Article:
Many people love Greyhounds for their friendly, easygoing nature. However, these dogs have some unusual traits; one of them is having a lower activity level than many others dogs.

Are Greyhounds lazy?

Although it may seem as though these dogs are the most sedentary dogs ever, this is not a fair assessment. Every breed has different mental, physical, and emotional needs, and Greyhounds are no exception.

Read on to learn more about why many think Grehounds are lazy and what you need to know about these dogs and their activity levels. You’ll learn more about what motivates these dogs and how to keep them happy.

Why Do Greyhounds Have a Reputation for Laziness?

Many are surprised that Greyhounds have a lazy reputation. These dogs are one of the fastest animals in the world, not to mention the fastest dog breed.

Greyhounds can run fast when the occasion calls, but they aren’t an athletic breed in general. As much as these dogs love a good run, they also love to sleep. For the most part, these hounds are easily described as couch potatoes.

Many owners joke that these dogs spend more time on the couch than off. You might find your dog being on the sofa surprising if you expect a consistently high energy level. If these dogs like to run, why do they sleep so much?

These dogs can easily sleep as much as 20 hours a day. These long sleeping times are an essential energy conservation method for when they decide to run.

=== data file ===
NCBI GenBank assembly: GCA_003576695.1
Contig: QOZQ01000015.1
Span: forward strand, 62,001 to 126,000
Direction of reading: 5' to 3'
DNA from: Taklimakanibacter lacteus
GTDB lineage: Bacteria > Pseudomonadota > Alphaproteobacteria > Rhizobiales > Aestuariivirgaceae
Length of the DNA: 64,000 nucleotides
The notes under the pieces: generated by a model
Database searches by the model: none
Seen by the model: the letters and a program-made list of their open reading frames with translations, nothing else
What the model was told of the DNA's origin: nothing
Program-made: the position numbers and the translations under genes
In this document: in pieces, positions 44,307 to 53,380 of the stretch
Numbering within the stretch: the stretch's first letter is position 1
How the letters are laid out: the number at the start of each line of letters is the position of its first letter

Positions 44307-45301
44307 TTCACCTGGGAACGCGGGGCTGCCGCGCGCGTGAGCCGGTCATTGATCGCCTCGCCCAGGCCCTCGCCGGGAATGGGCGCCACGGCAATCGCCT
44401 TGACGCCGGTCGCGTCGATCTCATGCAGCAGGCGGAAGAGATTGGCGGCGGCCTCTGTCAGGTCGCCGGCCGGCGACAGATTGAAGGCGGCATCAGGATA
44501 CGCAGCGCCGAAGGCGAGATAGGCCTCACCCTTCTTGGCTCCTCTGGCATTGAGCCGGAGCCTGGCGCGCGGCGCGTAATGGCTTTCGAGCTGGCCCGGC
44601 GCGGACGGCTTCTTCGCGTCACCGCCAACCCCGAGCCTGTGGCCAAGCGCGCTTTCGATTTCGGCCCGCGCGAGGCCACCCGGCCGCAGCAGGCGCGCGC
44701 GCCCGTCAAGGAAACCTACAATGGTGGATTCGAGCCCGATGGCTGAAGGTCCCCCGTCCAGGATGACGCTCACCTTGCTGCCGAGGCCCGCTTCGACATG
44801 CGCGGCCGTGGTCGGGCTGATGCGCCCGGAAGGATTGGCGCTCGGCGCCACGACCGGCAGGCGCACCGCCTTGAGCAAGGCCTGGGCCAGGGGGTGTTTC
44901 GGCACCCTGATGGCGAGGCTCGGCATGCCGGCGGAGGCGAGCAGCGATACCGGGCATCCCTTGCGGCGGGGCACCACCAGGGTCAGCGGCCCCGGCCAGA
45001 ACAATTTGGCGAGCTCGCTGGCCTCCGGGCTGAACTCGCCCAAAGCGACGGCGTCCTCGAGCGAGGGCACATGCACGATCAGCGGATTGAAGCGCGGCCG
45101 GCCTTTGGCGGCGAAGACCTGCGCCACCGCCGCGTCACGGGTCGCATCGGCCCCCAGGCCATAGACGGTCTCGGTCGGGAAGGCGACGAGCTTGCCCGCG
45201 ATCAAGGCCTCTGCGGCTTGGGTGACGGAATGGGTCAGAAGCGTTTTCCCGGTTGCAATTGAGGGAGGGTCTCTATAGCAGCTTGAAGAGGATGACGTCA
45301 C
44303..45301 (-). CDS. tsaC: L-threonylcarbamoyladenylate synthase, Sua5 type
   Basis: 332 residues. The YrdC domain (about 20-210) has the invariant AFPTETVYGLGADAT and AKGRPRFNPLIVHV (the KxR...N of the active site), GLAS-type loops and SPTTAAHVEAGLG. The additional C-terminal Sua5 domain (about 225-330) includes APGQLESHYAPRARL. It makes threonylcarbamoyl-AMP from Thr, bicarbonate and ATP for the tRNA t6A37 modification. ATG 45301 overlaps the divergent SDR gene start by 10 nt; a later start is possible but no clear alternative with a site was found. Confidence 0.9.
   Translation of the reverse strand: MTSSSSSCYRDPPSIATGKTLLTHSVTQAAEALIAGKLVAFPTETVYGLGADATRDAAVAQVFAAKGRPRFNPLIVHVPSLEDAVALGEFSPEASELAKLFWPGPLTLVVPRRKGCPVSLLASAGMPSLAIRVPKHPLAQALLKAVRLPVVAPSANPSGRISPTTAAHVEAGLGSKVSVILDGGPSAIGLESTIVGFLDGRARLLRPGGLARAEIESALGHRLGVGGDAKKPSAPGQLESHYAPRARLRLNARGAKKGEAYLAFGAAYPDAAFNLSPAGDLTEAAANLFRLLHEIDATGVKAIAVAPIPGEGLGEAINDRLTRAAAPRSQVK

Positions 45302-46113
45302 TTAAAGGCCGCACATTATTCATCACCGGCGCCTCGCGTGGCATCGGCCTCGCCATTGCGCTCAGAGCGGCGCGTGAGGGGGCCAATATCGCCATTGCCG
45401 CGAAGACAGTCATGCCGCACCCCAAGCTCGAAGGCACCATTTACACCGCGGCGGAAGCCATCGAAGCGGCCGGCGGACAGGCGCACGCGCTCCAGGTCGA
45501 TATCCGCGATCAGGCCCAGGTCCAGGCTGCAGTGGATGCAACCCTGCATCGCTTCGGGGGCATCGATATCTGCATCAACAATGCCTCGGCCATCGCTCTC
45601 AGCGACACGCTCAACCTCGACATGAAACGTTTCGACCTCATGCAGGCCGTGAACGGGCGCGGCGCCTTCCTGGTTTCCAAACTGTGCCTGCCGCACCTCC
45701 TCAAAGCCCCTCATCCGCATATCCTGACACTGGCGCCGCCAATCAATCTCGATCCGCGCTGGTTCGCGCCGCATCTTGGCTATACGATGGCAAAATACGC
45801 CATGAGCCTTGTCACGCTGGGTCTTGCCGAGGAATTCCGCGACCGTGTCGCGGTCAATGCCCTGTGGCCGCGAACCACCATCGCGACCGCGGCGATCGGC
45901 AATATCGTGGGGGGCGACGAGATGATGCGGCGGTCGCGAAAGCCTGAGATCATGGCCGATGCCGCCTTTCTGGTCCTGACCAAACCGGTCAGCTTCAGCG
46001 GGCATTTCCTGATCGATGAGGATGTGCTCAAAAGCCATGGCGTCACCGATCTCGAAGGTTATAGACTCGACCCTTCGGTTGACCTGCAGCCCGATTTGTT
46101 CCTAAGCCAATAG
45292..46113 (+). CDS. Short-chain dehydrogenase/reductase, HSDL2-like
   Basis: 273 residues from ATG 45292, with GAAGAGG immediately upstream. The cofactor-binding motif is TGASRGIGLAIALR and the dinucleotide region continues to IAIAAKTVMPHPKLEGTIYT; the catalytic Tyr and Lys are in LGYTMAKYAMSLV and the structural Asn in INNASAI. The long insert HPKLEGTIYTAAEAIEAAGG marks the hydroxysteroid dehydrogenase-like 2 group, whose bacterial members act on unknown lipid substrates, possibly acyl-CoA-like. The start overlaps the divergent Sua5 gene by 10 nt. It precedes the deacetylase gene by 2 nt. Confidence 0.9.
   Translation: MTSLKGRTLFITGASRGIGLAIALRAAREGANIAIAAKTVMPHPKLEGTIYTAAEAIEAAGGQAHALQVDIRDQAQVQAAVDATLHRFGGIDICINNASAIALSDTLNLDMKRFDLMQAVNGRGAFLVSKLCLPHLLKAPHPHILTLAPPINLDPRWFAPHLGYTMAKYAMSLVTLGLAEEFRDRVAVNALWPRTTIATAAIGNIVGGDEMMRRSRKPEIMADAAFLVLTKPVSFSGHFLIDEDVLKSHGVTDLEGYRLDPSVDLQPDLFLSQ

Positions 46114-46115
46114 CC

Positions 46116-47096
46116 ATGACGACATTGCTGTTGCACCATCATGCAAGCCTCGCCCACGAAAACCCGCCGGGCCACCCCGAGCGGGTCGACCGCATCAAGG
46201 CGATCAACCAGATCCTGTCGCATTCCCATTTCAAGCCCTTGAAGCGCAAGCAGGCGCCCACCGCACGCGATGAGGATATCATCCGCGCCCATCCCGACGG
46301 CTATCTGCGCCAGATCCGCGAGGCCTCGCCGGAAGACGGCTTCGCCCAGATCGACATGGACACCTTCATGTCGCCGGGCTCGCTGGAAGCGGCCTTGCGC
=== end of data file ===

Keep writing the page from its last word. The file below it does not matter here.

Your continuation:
These dogs’ bursts of speed account for relatively little of their lives.

Ironically, Greyhounds have a lower energy level than many smaller breeds. The dogs’ reputations are easy to describe as being placid.

Significantly few things can upset or anger these dogs, making them versatile family dogs.

One of the most important things to remember is each dog’s individualism. Although most of these dogs are calmer, some might be more energetic.

You might need to adjust your dog’s exercise routine depending on the overall energy level.

Are Greyhounds Good Exercise Buddies for Their Owners?

Greyhounds can run at incredible speeds. However, does their speed make them exercise buddies for owners who love to jog or run?

You might be surprised. These dogs like to run, but only on their terms. Your daily jog might not fit the bill.

Despite running up to 40 mph, these dogs don’t consistently run. The breed’s original purpose explains the lower energy level.

Initially, these dogs were bred as sight hounds that hunted rabbits and similar small game.

Unlike scent hounds bred to track game, these dogs chased down and captured their prey. Running in short bursts was necessary, rather than running over distances.

If you enjoy spending time with your dog outside, you might consider using toys that simulate rabbits or a small game for the dog to chase. After all, racing Greyhounds chase after mechanical rabbits very willingly.

Allowing your dog to take full advantage of her instincts as a hunter is the best way to make her happy.

Although you might be disappointed at not having your dog as a jogging buddy, you’ll enjoy seeing how happy she is at play.

When Are Greyhounds More Likely to Have a Lot of Energy?

Greyhounds are likely to have a lot of energy when they are puppies or young dogs. Puppies have a lot of energy to burn because of their metabolism.

The first year is critical for these dogs to learn appropriate boundaries.

Introducing these dogs to fenced areas where they can run and burn off energy is a good idea. A dog park can be an excellent choice if you have one in your area.